Do What you Imagine

Wednesday’s word of the day, quantum (from Wordsmith.org) illustrates, in one word, my perception of time lately: there isn’t much of it.

Instead of crafting a quick story for a Wednesday’s Word post, I searched for a quote that might give color to the word. I found one that indirectly speaks to my desire to write and the courage it takes to keep me writing, even when the inspiration flickers out.

Today’s word:

quantum. noun.
1. A quantity or amount.
2. A portion.
3. A large amount.
4. The smallest amount of something that can exist independently.

Doing is a quantum leap from imagining. Thinking about swimming isn’t much like actually getting in the water. Actually getting in the water can take your breath away. The defense force inside of us wants us to be cautious, to stay away from anything as intense as a new kind of action. Its job is to protect us, and it categorically avoids anything resembling danger. But it’s often wrong. Anything worth doing is worth doing too soon.”

— Barbara Sher, American business owner, career counselor, author.

A new year approaches. And,2010 calls for fresh goals but demands repeat determination.

Don’t just imagine, Someday I’d like to be a writer.

Write.

Because “anything worth doing is worth doing…” now.

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7 responses to “Do What you Imagine

  1. Interesting that you consider it courageous to keep writing even when you’re not inspired. I’ve never thought of writing as courageous … well, not fiction writing. I want to know more of your viewpoint.

  2. I read that quote and immediately thought about the risk in writing.

    For years I wanted to call myself a writer; I wanted to take the plunge. But I never ventured outside of my journal or a few personal letters that recounted a silly experience.

    Starting a blog was taking a risk. Submitting my first piece (in it’s own infancy) was taking a risk.

    It would be easy to imagine the smile on my face when that first novel is finished and published, instead of actually rewriting that novel to submittable quality. And, then sending it out into the query world.

    And, I thought of your recent post (http://lindacassidylewis.com/2009/12/30/keep-paddling/), and how even when I feel uninspired or unrecognized (with just one more rejection email to archive), I still write.

    • I’m in a weird mood, I guess, or maybe I’m completely missing your point, but I’m not being flippant.

      Is what you feel you’re risking only the rejection of your work? I know it’s hard not to feel like a conjoined twin with your writing, but I’ve finally accepted that agents and editors are just businessmen and my work is only a product to them.

      I realize, of course, for a writer who has to make a living from her writing, selling the product is extremely important. I don’t have to sell my work, so I’ve come to the point where I view the act of writing, the creation of story, as the valuable part … not the selling. So, in that sense, writing is not a risk to me.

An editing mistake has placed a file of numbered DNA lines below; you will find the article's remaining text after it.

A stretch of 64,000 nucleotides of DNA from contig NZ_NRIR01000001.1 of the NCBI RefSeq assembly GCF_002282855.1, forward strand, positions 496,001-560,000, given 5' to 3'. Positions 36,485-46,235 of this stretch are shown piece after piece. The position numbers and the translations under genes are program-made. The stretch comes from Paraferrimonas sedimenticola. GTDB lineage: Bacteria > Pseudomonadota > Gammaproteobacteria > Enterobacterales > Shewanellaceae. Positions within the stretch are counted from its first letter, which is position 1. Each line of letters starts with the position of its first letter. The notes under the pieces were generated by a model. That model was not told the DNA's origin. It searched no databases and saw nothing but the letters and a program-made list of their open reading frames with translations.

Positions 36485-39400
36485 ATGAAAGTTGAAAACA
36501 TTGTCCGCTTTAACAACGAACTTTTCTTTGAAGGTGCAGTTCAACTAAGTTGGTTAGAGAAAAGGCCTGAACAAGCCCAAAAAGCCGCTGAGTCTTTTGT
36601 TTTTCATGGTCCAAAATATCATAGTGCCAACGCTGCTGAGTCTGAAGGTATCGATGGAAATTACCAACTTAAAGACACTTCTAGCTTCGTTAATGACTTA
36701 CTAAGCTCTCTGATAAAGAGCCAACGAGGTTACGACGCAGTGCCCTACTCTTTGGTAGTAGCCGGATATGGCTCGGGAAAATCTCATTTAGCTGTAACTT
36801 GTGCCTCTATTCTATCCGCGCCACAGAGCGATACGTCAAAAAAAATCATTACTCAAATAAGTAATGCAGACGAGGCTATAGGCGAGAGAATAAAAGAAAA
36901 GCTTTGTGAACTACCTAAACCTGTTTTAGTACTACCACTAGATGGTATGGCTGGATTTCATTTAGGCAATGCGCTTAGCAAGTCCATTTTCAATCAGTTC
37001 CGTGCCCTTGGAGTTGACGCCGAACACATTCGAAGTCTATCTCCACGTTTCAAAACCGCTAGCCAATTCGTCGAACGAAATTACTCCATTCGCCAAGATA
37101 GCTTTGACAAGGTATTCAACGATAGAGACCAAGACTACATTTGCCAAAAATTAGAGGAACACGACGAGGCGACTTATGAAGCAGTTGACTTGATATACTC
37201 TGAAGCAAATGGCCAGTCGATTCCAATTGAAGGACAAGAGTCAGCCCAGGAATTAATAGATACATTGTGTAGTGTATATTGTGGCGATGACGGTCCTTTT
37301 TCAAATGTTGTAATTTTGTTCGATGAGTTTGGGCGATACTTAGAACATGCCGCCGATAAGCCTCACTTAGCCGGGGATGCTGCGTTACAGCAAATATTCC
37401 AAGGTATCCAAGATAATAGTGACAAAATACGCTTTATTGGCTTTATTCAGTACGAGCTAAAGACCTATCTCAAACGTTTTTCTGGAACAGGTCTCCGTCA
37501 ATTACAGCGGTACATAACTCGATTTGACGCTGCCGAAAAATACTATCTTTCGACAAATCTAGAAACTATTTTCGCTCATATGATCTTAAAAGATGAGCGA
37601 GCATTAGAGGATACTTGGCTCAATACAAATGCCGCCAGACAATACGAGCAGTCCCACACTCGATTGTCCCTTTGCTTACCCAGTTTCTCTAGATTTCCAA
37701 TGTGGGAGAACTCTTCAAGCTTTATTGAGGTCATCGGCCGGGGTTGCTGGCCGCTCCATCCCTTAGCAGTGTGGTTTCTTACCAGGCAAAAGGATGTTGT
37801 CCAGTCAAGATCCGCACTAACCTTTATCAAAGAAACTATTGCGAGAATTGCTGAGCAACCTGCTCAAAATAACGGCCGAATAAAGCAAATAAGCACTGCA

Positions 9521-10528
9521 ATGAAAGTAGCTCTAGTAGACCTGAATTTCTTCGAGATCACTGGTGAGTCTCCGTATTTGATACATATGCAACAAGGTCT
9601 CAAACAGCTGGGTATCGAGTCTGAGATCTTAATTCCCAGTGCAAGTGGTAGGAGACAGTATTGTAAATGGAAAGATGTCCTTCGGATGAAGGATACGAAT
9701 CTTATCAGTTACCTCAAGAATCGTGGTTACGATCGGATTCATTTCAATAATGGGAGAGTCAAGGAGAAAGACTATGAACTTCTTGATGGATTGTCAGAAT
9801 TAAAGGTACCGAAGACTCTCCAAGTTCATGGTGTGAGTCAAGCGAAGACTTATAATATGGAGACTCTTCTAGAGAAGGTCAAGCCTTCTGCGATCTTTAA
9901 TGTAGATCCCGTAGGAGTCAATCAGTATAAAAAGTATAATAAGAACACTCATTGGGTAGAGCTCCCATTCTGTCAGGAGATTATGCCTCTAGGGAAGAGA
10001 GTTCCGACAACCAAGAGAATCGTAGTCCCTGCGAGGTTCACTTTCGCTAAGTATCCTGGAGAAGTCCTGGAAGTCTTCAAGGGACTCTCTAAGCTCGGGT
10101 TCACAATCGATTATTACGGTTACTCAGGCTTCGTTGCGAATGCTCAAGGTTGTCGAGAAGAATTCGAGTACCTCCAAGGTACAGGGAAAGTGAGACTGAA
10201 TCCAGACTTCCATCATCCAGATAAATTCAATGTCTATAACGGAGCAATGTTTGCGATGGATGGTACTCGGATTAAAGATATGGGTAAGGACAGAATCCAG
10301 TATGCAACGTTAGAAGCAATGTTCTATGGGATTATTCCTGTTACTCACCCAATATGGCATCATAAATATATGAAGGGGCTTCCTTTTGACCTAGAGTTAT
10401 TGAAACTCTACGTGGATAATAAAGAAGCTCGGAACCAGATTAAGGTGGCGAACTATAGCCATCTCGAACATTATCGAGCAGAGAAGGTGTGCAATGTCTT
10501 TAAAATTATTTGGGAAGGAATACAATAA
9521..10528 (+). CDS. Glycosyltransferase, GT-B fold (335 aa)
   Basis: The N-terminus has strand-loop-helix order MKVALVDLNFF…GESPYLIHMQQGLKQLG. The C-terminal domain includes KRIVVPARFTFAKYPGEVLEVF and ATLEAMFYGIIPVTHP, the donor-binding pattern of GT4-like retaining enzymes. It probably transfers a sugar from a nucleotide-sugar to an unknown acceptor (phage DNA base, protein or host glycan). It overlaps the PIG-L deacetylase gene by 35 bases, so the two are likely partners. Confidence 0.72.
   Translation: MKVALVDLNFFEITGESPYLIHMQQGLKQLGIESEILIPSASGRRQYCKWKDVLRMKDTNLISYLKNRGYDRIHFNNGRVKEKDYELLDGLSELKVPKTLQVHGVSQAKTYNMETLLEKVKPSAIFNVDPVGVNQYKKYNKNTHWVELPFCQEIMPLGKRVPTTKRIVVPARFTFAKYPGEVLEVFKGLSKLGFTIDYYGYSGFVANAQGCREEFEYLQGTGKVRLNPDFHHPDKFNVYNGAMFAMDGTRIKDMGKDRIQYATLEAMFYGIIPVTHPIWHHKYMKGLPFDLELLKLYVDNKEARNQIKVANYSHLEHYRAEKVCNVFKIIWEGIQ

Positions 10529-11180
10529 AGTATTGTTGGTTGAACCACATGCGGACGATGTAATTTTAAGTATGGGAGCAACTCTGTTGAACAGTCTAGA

I would like to share it, and so I will try to sell it, but if I never succeed, it does not diminish the accomplishment of writing a novel (or story), nor does that make me enjoy my work less.

      • I don’t think you’re being flippant. Maybe I’m not expressing myself well.

        For me, the risk in writing comes in the act itself: to write is to make myself vulnerable, whether I write memoir or fiction, since each story I write reveals a small part of myself or my psyche.

        The risk also comes in sharing that story (and that small piece of myself) with others, whether they pay to read it or not.

        I hope that reads more clear than my first comment.

        • Ha ha, you were clear. I was trying to let you know I didn’t want you to think I was being flippant in the comment I was about to make.

          I guess a year ago I felt like you. I’ve had enough experience in critique groups now that I don’t think of it as a risk to share my work. But I think I feel more separated from my work than you do.

  3. Christi, I also feel the act of writing takes courage. For me, writing (including fiction writing) is often a painful, fearful experience. What I fear isn’t so much that others will reject me but that I will reject the parts of myself exposed in the writing process.

    To be honest, I never thought, Someday I’d like to be a writer. Instead, I thought, Someday I’d like to stop lying to myself. A tiny part of my psyche decided years ago that I’m writer, so now I try to earn the right to say so aloud.

    “2010 calls for fresh goals but demands repeat determination.” Yes, and I like the clarity in this statement.

    • Ann, I love this: A tiny part of my psyche decided years ago that I’m writer, so now I try to earn the right to say so aloud.

      Earning the right to say so aloud hits home with me. Thanks for your comment.

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